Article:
When I did eventually arrive in Nashville, the Christian music industry was no longer just a curiosity; it was my reality. The conversations started to include an increased focus on revenues, songwriting copyrights, developing a fan base, and many other “business” topics I had not anticipated. Somewhere in those three months I came to realize that despite its appealing façade, the music industry was not the romantic notion I had dreamed of. I was realizing that the “desires of my heart” weren’t so desirable. In that tumultuous time, and in the blur and buzz of the pace I was living at, I longed for the peace and clarity I knew could only be found in Christ. Perhaps it was being in a place of great uncertainty, where everything was new and unclear; perhaps it was the sense that I could do nothing to make my dreams a reality, it was all out of my hands; perhaps it was maneuvering the intimidating “business” of the music industry. Whatever it was, my dependency on God was never greater than in that three-month season of my life.
Everything moved so quickly in those months that sometimes it’s still a blur in my memory, but even though the fulfillment of my deepest desires was before me, I found myself clinging to Christ, desperate to know His will and less certain of what I wanted. In that time, He was so faithful and drew me near to Himself. Jesus became more real to me than ever before. I had once approached Him with my demands and impatience, but now my times in His Word and in prayer were rich and full of the dawning of slow truths that replaced long-held lies. He revealed to me that I had put all my hope in this dream, instead of trusting Him; that my care for the praise of others distracted me from hearing His voice; and that my identity was wrapped up in my accomplishments instead of the Truth of His Word.
Because of my great need for Him, I was more aware than ever of His presence with me amidst the hype of professional songwriting sessions, record-label performances, and vocal coaching. My desire to honor the Lord was growing stronger than my desire for my own pursuits. My heart was beginning to find delight and even excitement in His will for my life. It wasn’t what I had come to Nashville looking for, but it was a sweeter gift than anything else I could have received.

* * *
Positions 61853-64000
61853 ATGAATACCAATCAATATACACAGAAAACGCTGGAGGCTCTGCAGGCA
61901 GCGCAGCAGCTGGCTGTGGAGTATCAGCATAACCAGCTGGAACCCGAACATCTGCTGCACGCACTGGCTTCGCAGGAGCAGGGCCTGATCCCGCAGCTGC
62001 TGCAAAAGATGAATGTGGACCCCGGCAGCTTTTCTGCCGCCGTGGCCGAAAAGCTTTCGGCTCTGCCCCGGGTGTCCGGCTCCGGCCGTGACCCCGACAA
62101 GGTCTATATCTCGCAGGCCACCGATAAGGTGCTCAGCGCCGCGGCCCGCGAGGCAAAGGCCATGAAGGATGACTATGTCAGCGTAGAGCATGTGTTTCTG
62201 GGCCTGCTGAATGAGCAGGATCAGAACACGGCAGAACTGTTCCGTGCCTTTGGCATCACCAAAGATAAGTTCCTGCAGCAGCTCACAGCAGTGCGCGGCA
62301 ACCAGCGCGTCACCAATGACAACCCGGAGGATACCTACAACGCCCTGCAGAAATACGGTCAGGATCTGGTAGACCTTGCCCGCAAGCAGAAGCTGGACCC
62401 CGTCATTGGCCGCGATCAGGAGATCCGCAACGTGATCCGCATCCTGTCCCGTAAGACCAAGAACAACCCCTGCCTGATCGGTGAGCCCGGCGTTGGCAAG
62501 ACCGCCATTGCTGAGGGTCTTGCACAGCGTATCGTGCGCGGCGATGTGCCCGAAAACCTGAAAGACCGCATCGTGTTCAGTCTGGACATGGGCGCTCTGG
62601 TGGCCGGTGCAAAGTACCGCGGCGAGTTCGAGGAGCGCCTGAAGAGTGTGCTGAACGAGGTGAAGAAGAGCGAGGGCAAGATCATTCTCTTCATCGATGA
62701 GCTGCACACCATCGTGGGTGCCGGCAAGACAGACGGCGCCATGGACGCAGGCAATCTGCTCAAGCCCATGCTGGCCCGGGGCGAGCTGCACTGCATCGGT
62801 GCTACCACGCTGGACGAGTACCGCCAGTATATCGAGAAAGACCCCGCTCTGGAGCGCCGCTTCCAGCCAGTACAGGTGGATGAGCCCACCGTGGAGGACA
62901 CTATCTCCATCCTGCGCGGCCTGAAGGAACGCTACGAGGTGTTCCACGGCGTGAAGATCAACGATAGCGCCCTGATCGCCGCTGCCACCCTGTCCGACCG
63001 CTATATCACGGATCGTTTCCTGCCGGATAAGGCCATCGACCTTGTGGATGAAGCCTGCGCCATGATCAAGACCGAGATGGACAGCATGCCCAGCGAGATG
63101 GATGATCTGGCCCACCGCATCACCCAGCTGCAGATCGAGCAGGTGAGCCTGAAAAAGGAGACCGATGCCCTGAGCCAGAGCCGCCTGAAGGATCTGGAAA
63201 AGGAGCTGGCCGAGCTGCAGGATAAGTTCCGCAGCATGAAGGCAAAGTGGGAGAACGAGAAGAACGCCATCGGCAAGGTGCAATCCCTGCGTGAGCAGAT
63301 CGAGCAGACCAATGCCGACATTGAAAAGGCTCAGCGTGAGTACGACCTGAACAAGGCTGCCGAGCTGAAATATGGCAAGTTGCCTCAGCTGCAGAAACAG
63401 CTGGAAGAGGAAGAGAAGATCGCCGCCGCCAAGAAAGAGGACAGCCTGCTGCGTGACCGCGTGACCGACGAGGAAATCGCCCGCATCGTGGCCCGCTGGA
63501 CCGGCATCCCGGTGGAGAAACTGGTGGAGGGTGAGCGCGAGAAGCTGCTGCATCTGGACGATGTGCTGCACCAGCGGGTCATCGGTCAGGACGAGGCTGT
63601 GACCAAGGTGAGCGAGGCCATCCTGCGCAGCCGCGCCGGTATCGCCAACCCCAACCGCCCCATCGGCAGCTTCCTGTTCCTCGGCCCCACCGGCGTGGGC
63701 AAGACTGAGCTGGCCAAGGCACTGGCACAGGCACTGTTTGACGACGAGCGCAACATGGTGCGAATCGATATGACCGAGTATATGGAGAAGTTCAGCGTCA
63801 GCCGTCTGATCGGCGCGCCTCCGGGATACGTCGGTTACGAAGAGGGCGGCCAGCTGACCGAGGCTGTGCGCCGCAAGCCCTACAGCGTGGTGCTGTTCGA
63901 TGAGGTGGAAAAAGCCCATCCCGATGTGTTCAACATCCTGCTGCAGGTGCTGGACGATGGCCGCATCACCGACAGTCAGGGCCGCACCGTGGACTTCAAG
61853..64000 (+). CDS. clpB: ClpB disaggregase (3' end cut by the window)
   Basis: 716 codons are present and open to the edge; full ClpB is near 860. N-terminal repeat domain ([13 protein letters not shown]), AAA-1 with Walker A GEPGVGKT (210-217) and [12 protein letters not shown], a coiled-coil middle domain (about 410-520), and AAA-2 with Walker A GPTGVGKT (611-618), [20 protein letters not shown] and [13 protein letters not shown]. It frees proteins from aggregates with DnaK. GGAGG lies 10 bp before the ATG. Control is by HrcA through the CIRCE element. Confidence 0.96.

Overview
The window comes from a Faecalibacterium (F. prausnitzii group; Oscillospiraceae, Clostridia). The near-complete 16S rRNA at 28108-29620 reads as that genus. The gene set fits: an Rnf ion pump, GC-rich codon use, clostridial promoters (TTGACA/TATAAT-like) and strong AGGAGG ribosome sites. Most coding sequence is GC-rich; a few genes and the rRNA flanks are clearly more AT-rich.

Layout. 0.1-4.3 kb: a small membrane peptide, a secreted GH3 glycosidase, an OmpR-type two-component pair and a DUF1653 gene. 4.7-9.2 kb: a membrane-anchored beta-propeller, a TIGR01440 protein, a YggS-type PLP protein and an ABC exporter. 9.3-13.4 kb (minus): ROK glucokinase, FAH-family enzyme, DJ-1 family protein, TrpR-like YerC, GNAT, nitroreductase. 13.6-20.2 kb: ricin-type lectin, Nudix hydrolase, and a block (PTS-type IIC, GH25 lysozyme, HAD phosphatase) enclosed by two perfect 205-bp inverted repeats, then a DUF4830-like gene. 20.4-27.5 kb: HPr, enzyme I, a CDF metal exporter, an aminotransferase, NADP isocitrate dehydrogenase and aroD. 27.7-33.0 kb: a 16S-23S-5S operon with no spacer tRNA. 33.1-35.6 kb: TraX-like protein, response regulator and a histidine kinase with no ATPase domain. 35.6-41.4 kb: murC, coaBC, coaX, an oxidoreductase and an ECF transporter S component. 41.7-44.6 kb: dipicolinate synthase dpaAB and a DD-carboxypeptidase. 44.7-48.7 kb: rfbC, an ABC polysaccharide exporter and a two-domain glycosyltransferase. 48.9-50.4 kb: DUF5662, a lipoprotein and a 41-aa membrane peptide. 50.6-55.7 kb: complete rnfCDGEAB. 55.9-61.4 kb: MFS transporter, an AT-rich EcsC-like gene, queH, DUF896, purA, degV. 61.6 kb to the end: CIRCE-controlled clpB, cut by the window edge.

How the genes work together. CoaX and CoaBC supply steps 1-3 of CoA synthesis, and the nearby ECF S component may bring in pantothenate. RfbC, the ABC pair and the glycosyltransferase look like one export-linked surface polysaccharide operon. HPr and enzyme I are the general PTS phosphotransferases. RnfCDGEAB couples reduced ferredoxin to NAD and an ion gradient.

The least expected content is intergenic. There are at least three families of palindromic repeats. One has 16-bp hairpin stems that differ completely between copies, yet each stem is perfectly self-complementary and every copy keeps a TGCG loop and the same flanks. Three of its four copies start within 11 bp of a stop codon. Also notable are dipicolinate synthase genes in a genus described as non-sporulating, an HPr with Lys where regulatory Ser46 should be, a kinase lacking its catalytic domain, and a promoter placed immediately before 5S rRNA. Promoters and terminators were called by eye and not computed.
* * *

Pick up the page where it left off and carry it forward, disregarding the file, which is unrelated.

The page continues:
Just a few days before I packed up and left Tennessee to return home, I was sitting at the kitchen table with my Bible open, asking God to give me His peace and understanding of all that was happening around me and inside me. My eyes fell on that old, familiar, favorite verse of my youth—“Delight yourself also in the LORD, and He shall give you the desires of your heart”—except this time, God opened my eyes to read it the right way. I realized that the order of the words was incredibly significant to its meaning. Delighting myself in the Lord needed to come first and He would give me His heart, transforming my desires until they were like His. And that’s exactly what He had been doing.
A quote from Elisabeth Elliot perfectly sums up what Nashville was in my walk with the Lord—the first of many “deaths” to self: “What God gives us is not necessarily ‘ours’ but only ours to offer back to Him, ours to relinquish, ours to lose, ours to let go of, if we want to be our true selves. Many deaths must go into reaching our maturity in Christ, many letting goes.”
That small “death” of walking away from my dream was anything but easy. When I returned home, I had to answer a lot of questions from inquiring minds and continue processing all that had happened. But though it was difficult, having a growing, fruitful relationship with Jesus became sweeter to me than anything I had left behind. I realized that true joy came not from anything I could have in this world, but from delighting in Him.
Over the years, God has continued working in this area of my life. I still love to sing, write music, play guitar and piano, and worship with other believers. God created me to praise Him this way, with the gifts He has given. But the difference is that now I want them to bring glory to Him, not me. I thought surrendering my dreams would mean I would have to stop doing the things I loved, but I found instead that God crowns His children with love and compassion, and satisfies our desires with good things (see Psalm 103:4-5).
Letting go of the dream was the first step to receiving more of Him. In the emptying of myself, I was filled with something far greater: real and lasting soul-satisfaction—not the fleeting and temporary fulfillment of worldly achievements. And I have never regretted choosing that exchanged life.